How to format your references using the Computing and Visualization in Science citation style

This is a short guide how to format citations and the bibliography in a manuscript for Computing and Visualization in Science. For a complete guide how to prepare your manuscript refer to the journal's instructions to authors.

Using reference management software

Typically you don't format your citations and bibliography by hand. The easiest way is to use a reference manager:

PaperpileThe citation style is built in and you can choose it in Settings > Citation Style or Paperpile > Citation Style in Google Docs.
EndNoteFind the style here: output styles overview
Mendeley, Zotero, Papers, and othersThe style is either built in or you can download a CSL file that is supported by most references management programs.
BibTeXBibTeX syles are usually part of a LaTeX template. Check the instructions to authors if the publisher offers a LaTeX template for this journal.

Journal articles

Those examples are references to articles in scholarly journals and how they are supposed to appear in your bibliography.

Not all journals organize their published articles in volumes and issues, so these fields are optional. Some electronic journals do not provide a page range, but instead list an article identifier. In a case like this it's safe to use the article identifier instead of the page range.

A journal article with 1 author
1.
Coyne, J.A.: Comment on “Gene regulatory networks and the evolution of animal body plans.” Science. 313, 761; author reply 761 (2006)
A journal article with 2 authors
1.
Duggavathi, R., Murphy, B.D.: Development. Ovulation signals. Science. 324, 890–891 (2009)
A journal article with 3 authors
1.
Pickrell, J.K., Gilad, Y., Pritchard, J.K.: Comment on “Widespread RNA and DNA sequence differences in the human transcriptome.” Science. 335, 1302; author reply 1302 (2012)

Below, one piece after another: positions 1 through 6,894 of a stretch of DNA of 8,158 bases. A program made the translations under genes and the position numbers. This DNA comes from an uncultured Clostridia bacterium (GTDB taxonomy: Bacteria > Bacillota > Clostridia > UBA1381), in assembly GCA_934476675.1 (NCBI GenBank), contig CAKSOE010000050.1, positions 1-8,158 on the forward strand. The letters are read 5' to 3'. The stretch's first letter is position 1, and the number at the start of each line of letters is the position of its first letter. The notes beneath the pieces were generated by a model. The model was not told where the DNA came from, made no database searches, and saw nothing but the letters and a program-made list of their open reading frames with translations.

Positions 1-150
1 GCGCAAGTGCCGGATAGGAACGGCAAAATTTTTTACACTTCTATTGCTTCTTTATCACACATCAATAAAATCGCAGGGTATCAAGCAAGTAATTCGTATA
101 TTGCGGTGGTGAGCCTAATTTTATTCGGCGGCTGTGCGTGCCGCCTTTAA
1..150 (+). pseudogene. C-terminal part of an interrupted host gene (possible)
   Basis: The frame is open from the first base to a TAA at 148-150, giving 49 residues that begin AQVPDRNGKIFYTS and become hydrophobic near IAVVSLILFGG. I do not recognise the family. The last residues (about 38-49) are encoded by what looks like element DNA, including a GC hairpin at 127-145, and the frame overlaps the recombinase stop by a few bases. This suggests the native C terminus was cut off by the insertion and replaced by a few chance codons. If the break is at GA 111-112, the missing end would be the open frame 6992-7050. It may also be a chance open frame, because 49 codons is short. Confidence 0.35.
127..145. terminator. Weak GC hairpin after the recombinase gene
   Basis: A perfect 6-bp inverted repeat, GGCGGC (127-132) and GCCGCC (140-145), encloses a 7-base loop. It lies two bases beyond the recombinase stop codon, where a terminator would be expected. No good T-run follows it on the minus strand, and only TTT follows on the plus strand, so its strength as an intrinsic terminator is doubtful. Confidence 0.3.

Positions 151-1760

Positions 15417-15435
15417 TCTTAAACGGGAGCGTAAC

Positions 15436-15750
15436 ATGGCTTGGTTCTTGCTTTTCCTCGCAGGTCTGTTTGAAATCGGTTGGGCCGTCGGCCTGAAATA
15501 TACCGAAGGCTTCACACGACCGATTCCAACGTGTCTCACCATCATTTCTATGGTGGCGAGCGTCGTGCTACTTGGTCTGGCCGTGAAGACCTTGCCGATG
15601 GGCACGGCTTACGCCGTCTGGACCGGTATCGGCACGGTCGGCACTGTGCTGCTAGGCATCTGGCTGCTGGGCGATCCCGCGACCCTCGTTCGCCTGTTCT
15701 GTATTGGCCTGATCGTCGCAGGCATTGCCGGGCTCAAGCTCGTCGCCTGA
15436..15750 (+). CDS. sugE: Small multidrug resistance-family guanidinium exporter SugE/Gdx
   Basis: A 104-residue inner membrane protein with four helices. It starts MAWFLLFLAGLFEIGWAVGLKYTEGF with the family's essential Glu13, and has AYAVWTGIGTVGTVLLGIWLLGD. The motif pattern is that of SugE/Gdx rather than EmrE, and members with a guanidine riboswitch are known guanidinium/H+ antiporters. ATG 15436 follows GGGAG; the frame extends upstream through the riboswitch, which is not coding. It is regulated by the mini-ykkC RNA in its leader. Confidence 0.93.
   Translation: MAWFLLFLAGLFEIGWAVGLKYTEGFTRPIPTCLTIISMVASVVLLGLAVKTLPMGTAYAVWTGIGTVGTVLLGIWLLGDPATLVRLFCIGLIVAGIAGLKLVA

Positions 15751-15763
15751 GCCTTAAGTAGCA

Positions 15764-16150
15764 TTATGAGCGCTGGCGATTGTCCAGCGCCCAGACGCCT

A journal article with 4 or more authors
1.
Schofield, L., Hewitt, M.C., Evans, K., Siomos, M.-A., Seeberger, P.H.: Synthetic GPI as a candidate anti-toxic vaccine in a model of malaria. Nature. 418, 785–789 (2002)

Books and book chapters

Here are examples of references for authored and edited books as well as book chapters.

An authored book
1.
Massotte, P., Corsi, P.: Smart Decisions in Complex Systems. John Wiley & Sons, Inc., Hoboken, NJ (2017)
An edited book
1.
Fonseca, F., Rodríguez, M.A., Levashkin, S. eds: GeoSpatial Semantics: Second International Conference, GeoS 2007, Mexico City, Mexico, November 29-30, 2007. Proceedings. Springer, Berlin, Heidelberg (2007)
A chapter in an edited book
1.
Brennan, G., Brooks, M.: Esteem, Norms of Participation and Public Goods Supply. In: Baake, P. and Borck, R. (eds.) Public Economics and Public Choice: Contributions in Honor of Charles B. Blankart. pp. 63–80. Springer, Berlin, Heidelberg (2007)

Web sites

Sometimes references to web sites should appear directly in the text rather than in the bibliography. Refer to the Instructions to authors for Computing and Visualization in Science.

Blog post
1.
Fang, J.: Starving Female Mantises Eat Males Without Having Sex First, https://www.iflscience.com/plants-and-animals/starving-female-mantises-eat-males-without-having-sex-first/

Reports

This example shows the general structure used for government reports, technical reports, and scientific reports. If you can't locate the report number then it might be better to cite the report as a book. For reports it is usually not individual people that are credited as authors, but a governmental department or agency like "U. S. Food and Drug Administration" or "National Cancer Institute".

Government report
1.
Government Accountability Office: S. 1657 and H.R. 4564, Research and Development Acts. U.S. Government Printing Office, Washington, DC (1981)

Theses and dissertations

Theses including Ph.D. dissertations, Master's theses or Bachelor theses follow the basic format outlined below.

Doctoral dissertation
1.
Bao, J.: Design enhancements in repetitive and interative learning control, (2010)

News paper articles

Unlike scholarly journals, news papers do not usually have a volume and issue number. Instead, the full date and page number is required for a correct reference.

New York Times article
1.
Pilon, M.: Poised and Graceful Performers, but a Step Behind the Spotlight, (2012)

In-text citations

References should be cited in the text by sequential numbers in square brackets:

This sentence cites one reference [1].
This sentence cites two references [1, 2].
This sentence cites four references [1–4].

About the journal

Full journal titleComputing and Visualization in Science
AbbreviationComput. Vis. Sci.
ISSN (print)1432-9360
ISSN (online)1433-0369
ScopeComputational Theory and Mathematics
Computer Vision and Pattern Recognition
Software
General Engineering
Modelling and Simulation
Theoretical Computer Science

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